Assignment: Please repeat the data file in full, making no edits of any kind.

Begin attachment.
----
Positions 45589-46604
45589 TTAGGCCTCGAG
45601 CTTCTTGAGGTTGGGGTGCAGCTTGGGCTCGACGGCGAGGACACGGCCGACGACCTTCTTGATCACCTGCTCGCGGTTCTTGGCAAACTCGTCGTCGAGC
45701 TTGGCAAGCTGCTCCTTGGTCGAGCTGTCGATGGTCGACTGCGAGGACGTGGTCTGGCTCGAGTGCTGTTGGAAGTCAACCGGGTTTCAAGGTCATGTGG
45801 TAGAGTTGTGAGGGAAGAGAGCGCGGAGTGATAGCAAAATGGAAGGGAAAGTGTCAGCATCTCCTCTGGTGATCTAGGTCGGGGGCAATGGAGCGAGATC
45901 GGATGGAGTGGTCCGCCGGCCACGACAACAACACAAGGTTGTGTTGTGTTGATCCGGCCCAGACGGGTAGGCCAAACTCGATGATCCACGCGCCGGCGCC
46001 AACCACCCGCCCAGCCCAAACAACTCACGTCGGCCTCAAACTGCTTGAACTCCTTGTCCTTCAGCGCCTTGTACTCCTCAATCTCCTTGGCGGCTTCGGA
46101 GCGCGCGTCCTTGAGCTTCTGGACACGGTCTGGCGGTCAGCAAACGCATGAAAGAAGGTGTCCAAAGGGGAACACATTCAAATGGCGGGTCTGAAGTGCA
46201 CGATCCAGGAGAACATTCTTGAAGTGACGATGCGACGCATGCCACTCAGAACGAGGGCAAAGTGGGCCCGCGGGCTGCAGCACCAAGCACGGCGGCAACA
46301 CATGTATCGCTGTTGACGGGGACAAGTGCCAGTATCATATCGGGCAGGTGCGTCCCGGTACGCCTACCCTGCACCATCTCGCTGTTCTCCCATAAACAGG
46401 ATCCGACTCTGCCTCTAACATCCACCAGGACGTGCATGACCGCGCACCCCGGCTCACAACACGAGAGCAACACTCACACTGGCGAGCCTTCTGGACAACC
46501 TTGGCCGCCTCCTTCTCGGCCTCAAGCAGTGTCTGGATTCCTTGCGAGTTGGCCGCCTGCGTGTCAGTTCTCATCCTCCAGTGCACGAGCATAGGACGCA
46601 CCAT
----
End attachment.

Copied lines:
Positions 45589-46604
45589 TTAGGCCTCGAG
45601 CTTCTTGAGGTTGGGGTGCAGCTTGGGCTCGACGGCGAGGACACGGCCGACGACCTTCTTGATCACCTGCTCGCGGTTCTTGGCAAACTCGTCGTCGAGC
45701 TTGGCAAGCTGCTCCTTGGTCGAGCTGTCGATGGTCGACTGCGAGGACGTGGTCTGGCTCGAGTGCTGTTGGAAGTCAACCGGGTTTCAAGGTCATGTGG
45801 TAGAGTTGTGAGGGAAGAGAGCGCGGAGTGATAGCAAAATGGAAGGGAAAGTGTCAGCATCTCCTCTGGTGATCTAGGTCGGGGGCAATGGAGCGAGATC
45901 GGATGGAGTGGTCCGCCGGCCACGACAACAACACAAGGTTGTGTTGTGTTGATCCGGCCCAGACGGGTAGGCCAAACTCGATGATCCACGCGCCGGCGCC
46001 AACCACCCGCCCAGCCCAAACAACTCACGTCGGCCTCAAACTGCTTGAACTCCTTGTCCTTCAGCGCCTTGTACTCCTCAATCTCCTTGGCGGCTTCGGA
46101 GCGCGCGTCCTTGAGCTTCTGGACACGGTCTGGCGGTCAGCAAACGCATGAAAGAAGGTGTCCAAAGGGGAACACATTCAAATGGCGGGTCTGAAGTGCA
46201 CGATCCAGGAGAACATTCTTGAAGTGACGATGCGACGCATGCCACTCAGAACGAGGGCAAAGTGGGCCCGCGGGCTGCAGCACCAAGCACGGCGGCAACA
46301 CATGTATCGCTGTTGACGGGGACAAGTGCCAGTATCATATCGGGCAGGTGCGTCCCGGTACGCCTACCCTGCACCATCTCGCTGTTCTCCCATAAACAGG
46401 ATCCGACTCTGCCTCTAACATCCACCAGGACGTGCATGACCGCGCACCCCGGCTCACAACACGAGAGCAACACTCACACTGGCGAGCCTTCTGGACAACC
46501 TTGGCCGCCTCCTTCTCGGCCTCAAGCAGTGTCTGGATTCCTTGCGAGTTGGCCGCCTGCGTGTCAGTTCTCATCCTCCAGTGCACGAGCATAGGACGCA
46601 CCAT